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Choosing to Breastfeed – Know the Benefits

Posted Date: 1/28/2015
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SI Advance Take Care
January 2015

Choosing to Breastfeed – Know the Benefits

Making the decision to breastfeed is a personal matter. It's also one that's likely to draw strong opinions from friends and family. But you and your baby are unique, and the decision is yours.

Breast Milk Is the Best Milk
Nature designed human milk especially for human babies, and it has many advantages over formula. Your milk contains just the right balance of nutrients, contained in a form most easily used by the baby's immature body systems. Medical authorities, including the American Academy of Pediatrics (AAP) and the American College of Obstetricians and Gynecologists, strongly recommend breastfeeding. Carol Olsen RN, BSN, IBCLC is a lactation consultant at Richmond University Medical Center and offers guidance to expectant mothers, “I have counseled mothers for over thirty years, explaining the many reasons why breast milk is the best milk for babies. Breast milk provides the perfect mix of vitamins, protein, and fat – everything your baby needs to grow. And it's provided in a form more easily digested than infant formula.”

Benefits of Breastfeeding include:

Breast milk contains antibodies that help your baby fight off viruses and bacteria.

Breastfeeding lowers your baby's risk of having asthma or allergies.

The physical closeness, skin-to-skin touching, and eye contact help your baby bond with you and feel secure.

Breastfed infants are more likely to gain the right amount of weight as they grow rather than become overweight children.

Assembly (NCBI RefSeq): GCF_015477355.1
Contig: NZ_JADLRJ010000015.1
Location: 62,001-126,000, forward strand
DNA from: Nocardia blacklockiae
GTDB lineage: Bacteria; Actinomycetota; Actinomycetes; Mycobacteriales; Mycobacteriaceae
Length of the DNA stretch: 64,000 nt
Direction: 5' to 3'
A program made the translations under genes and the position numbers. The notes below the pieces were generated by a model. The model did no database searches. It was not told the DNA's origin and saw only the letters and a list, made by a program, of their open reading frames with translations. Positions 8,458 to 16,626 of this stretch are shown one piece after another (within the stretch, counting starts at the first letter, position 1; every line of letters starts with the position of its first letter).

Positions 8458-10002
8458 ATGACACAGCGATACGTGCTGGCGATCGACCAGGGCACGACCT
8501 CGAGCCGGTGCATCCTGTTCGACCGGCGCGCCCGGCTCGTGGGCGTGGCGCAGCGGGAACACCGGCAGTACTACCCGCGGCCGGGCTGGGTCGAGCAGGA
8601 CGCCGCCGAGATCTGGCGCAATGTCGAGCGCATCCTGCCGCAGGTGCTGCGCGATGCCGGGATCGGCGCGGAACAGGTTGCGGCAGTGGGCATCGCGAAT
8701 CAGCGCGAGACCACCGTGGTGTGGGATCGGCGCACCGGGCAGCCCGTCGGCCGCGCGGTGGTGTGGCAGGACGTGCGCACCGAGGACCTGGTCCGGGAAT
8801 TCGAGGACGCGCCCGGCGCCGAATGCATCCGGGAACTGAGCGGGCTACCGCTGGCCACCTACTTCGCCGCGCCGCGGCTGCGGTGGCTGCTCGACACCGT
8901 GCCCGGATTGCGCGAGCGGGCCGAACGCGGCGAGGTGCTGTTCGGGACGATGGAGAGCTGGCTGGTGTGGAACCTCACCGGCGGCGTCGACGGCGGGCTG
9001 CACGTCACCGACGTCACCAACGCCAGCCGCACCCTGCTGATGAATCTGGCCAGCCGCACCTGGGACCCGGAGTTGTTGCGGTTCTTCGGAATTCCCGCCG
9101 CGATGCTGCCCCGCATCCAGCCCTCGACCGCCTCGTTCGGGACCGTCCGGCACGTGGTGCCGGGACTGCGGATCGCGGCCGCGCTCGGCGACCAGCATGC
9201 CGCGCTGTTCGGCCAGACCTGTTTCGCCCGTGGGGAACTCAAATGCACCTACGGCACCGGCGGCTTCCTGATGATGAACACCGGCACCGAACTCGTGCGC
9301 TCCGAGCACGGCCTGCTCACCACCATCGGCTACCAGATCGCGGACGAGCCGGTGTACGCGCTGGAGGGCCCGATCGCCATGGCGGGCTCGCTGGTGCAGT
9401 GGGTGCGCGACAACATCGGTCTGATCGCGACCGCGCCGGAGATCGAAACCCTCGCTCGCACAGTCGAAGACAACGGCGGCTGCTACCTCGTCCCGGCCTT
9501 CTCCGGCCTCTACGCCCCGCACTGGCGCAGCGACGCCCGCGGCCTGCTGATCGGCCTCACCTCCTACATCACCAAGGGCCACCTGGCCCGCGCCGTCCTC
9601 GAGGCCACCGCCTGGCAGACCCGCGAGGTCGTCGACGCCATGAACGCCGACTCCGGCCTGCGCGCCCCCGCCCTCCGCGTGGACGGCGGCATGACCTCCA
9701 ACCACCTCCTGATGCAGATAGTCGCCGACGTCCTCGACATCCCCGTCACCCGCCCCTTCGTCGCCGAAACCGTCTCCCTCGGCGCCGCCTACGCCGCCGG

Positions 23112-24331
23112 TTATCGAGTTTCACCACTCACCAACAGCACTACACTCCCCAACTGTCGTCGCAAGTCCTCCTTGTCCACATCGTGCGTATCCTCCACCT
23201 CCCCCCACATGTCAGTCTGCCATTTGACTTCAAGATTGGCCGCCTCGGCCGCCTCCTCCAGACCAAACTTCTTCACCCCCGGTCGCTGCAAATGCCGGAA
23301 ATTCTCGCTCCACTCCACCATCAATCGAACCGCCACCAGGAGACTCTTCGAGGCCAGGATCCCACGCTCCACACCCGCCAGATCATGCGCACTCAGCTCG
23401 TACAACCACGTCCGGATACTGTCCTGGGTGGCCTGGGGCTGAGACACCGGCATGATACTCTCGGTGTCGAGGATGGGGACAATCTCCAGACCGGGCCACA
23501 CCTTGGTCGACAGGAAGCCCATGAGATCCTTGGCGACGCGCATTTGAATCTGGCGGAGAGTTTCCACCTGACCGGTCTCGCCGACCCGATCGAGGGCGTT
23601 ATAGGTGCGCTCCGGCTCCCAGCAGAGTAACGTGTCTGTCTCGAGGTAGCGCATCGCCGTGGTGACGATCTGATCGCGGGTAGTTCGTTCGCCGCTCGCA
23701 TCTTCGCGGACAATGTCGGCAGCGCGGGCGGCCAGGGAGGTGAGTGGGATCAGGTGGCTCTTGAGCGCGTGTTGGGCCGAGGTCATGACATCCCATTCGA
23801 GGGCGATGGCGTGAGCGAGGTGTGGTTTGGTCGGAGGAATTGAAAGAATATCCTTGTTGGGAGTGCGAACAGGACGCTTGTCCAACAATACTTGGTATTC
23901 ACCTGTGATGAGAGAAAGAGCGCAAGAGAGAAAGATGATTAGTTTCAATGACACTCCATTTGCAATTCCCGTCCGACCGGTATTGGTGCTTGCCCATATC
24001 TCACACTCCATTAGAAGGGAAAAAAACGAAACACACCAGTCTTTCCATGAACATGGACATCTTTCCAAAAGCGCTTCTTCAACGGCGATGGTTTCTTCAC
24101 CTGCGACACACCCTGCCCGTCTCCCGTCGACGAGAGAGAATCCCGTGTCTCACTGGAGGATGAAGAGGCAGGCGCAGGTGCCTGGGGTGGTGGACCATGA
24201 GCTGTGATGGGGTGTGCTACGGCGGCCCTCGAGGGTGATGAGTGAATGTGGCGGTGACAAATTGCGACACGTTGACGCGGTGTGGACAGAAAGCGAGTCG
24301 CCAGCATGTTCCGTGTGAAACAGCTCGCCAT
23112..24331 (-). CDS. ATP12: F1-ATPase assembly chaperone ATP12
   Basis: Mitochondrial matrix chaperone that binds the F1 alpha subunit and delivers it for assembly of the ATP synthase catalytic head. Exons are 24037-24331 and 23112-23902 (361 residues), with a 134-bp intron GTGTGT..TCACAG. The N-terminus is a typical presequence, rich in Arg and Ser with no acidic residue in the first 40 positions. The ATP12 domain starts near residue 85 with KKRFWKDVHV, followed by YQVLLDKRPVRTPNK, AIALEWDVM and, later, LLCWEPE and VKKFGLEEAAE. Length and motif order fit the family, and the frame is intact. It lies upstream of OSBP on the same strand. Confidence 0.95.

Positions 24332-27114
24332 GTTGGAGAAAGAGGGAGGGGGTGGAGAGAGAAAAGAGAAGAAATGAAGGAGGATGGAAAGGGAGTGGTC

The AAP says breastfeeding also plays a role in the prevention of SIDS (sudden infant death syndrome).

Ms. Olsen adds, “Babies who are breastfed exclusively for the first 6 months, without any formula, have fewer ear infections, respiratory illnesses, and bouts of diarrhea. They also have fewer hospitalizations and trips to the doctor.”

There are also many benefits to mothers. She continues, “Breastfeeding burns extra calories, so it can help you lose pregnancy weight faster. It releases the hormone oxytocin, which helps your uterus return to its pre-pregnancy size and may reduce uterine bleeding after birth.”

The first few days after birth, your breasts make the ideal "first milk" called colostrum. Although Colostrum is a thin liquid, it adequately meets your baby's nutritional needs as your ‘mature milk’ arrives. Colostrum helps a newborn's digestive tract develop and prepare itself for digestion.

“Motherhood can be extremely stressful for new moms. Not only are you healing from labor and often sleep deprived, but you are now solely responsible for a new life.  It is an overwhelming time, but trust in nature. Once you learn the proper techniques including guiding your baby to latch properly, breastfeeding will become easier.  Building your confidence is so important. Know that you can do this,” shares Ms. Olsen.

Only a few medications should not be taken while breastfeeding, and sometimes a safe substitute medication is available. Talk with your doctor or a lactation consultant to discuss breastfeeding and what is best for your baby and you.

Resources are available on Staten Island - Richmond University Medical Center’s Lactation Support Center offers consultation services and resources for new mothers having difficulties with breastfeeding. For more information, call 718-818-4375.


Carol Olsen is an International Board Certified Lactation Consultant. Mrs. Olsen, a former neonatal intensive care unit nurse, works at Richmond University Medical Center as a Lactation Consultant.